Examples

sessions: "40"

limits.upload

Name limits.upload
Description Maximum size of an uploaded file.
Synopsis upload: "max-size"
Notes The upload limit defines the maximum size of an uploaded file. In embedded applications, it is useful to limit the maximum file upload size to ensure that rogue or malicious requests will not cause the server to allocate unwanted space for uploads. Set to "unlimited" for no limit. If a file larger than the limit is uploaded, Ioto will reject the request and the client will receive an error. The default value is unlimited.
Security This directive can be quite useful in certain denial-of-service attacks where the attacker sends requests with bogus URLs.

Example

upload: "20MB"

listen

Name listen
Description IP addresses and ports on which to listing for incoming requests.<
Synopsis listen: [ "http(s)://[IP address:]portNumber", ...]
Notes The Listen directive specifies the IP endpoints on which Ioto will listen for incoming HTTP requests. If you specify only the port number and omit the IP address, Ioto will listen on all network interfaces including the loop-back adaptor. It will listen on both IPv4 and IPv6 if only a portNumber is specified. >To listen on IPv6 endpoints, enclose the IP address in square brackets. For example: Listen [2001:05c0:9168:0000:0000:0000:0000:0001]. To listen on IPv4 endpoints, supply an IPv4 IP address. You may use 0.0.0.0 to listen on all IPv4 interfaces. To listen for TLS requests, use a "https://" prefix.

Example

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listen: [
    "http://:80",
    "https://:443",
]

mime

Name mime
Description Mime map to map document extensions to mime types.
Synopsis mime: { "ext": "mime-type", ...}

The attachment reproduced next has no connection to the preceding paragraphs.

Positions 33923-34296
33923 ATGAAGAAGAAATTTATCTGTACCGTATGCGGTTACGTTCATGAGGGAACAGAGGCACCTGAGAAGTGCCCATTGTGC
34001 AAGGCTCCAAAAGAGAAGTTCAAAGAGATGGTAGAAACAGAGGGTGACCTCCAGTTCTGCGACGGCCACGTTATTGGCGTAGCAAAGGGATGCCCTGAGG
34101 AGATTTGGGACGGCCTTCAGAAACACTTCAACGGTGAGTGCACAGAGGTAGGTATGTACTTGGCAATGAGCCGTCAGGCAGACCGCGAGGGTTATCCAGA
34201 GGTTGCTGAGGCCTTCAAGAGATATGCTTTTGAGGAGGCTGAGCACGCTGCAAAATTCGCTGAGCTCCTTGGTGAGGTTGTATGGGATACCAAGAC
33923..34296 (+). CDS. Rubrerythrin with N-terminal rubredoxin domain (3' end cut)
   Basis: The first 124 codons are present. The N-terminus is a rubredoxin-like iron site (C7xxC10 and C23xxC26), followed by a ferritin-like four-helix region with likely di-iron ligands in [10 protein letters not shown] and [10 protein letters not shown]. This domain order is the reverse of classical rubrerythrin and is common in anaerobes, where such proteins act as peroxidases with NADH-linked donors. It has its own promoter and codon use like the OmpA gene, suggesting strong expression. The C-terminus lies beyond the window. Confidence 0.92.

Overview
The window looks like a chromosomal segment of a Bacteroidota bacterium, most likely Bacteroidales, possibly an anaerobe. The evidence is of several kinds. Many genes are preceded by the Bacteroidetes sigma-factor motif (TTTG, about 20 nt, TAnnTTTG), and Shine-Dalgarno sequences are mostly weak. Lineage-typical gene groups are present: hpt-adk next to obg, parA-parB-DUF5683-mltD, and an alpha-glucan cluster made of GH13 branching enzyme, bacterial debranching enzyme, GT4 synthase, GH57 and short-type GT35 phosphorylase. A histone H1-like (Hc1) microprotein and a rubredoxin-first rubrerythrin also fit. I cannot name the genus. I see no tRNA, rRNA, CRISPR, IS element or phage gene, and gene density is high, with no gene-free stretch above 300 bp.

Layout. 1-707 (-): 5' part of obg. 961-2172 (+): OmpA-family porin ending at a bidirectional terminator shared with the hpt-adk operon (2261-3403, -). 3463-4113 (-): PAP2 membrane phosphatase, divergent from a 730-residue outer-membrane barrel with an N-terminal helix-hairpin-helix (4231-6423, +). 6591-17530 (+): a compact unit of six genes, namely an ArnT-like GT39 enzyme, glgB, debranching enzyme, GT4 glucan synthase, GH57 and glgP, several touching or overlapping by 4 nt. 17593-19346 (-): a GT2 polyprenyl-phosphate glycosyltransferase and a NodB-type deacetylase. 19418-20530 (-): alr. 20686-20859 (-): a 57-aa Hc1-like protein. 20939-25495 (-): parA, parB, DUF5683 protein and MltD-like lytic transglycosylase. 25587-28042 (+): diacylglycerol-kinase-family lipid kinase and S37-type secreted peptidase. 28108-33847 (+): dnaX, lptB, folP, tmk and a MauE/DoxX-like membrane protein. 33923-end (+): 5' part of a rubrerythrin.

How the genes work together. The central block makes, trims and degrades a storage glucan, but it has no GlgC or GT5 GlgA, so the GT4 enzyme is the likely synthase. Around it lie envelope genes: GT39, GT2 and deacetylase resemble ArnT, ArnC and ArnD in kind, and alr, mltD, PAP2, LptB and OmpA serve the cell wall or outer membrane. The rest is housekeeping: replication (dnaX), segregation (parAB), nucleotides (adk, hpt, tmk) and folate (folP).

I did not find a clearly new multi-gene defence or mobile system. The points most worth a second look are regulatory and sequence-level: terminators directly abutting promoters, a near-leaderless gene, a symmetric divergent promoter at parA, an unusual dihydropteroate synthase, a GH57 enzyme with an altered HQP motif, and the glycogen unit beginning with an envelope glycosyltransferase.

Notes The mime property defines additional mime types to be added to the Ioto mime type table. Mime type properties are indexed by the document file extension with the value of each key set to the corresponding mime type.

Example

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mime: {
    ".html": "text/html",
    ".ico": "image/vnd.microsoft.icon",
}

name

Name name
Description Define the public hostname by which the server is known
Synopsis name: "hostname.com"
Notes: The name property specifies the preferred, public, fully qualified hostname for the server. If specified, this address will be used when constructing URLs and redirections. The given hostname should be a fully qualified domain name with port number if using a port other than the default port. If a name is not defined, a value will be determined from the listening endpoint that accepted the connection.

Example

name: "www.acme.com"

redirect

Name redirect
Description Redirect requests to a new target.
Synopsis redirect: [ { status: code, from: "URL", to: "URL" }, ... ]
Notes The redirect property maps requests from one URL to a new URL.

The status argument may be either 301 for a permanent redirect or 302 for a temporary redirect. The default is 302.

The from property defines a URL portion that must match for the redirect. If the from property is omitted, it will match all URLs.

The to URL defines a URL portion that will be combined with the existing URL. The to URL may be local to the system, in which case it will begin with a "/" character, or it may be on another system, in which case it will begin with "http://" or "https://". In both cases, the user will receive a HTTP redirection response informing them of the new location of the document.

The from and to URLs are of the form:

[http|https][://][hostname][:port][/path][?query][#hash].

Any of the URL components may be present or absent. For example, if only a path is supplied for the to, then the client will be redirected to the new path on the current site.

Example

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redirect: [
    { status: 302, from: "http", to: "http" },
    { status: 302, from: "example.com", to: "new-example.com" },
    { status: 302, from: "http://example.com:8080", to: "https://new-example.com" },
    { status: 302, from: "http://example.com", to: "https://new-example.com" },
    { status: 302, from: ":443", to: "https://:4443" },
    { status: 301, from: "/old", to: "/new.html" },
],

route

The Ioto web server responds to requests by selecting a matching request route that describes the processing for the request.

Name route
Description Define a configuration to apply to a set of URLs.
Synopsis routes: [ match: "url-prefix", role: 'ability', ... ]
Notes The routes property specifies an ordered set of routes that defines the required request properties for the request to be accepted.

A route entry has a match property that defines the URL prefix that must match for the route to be used.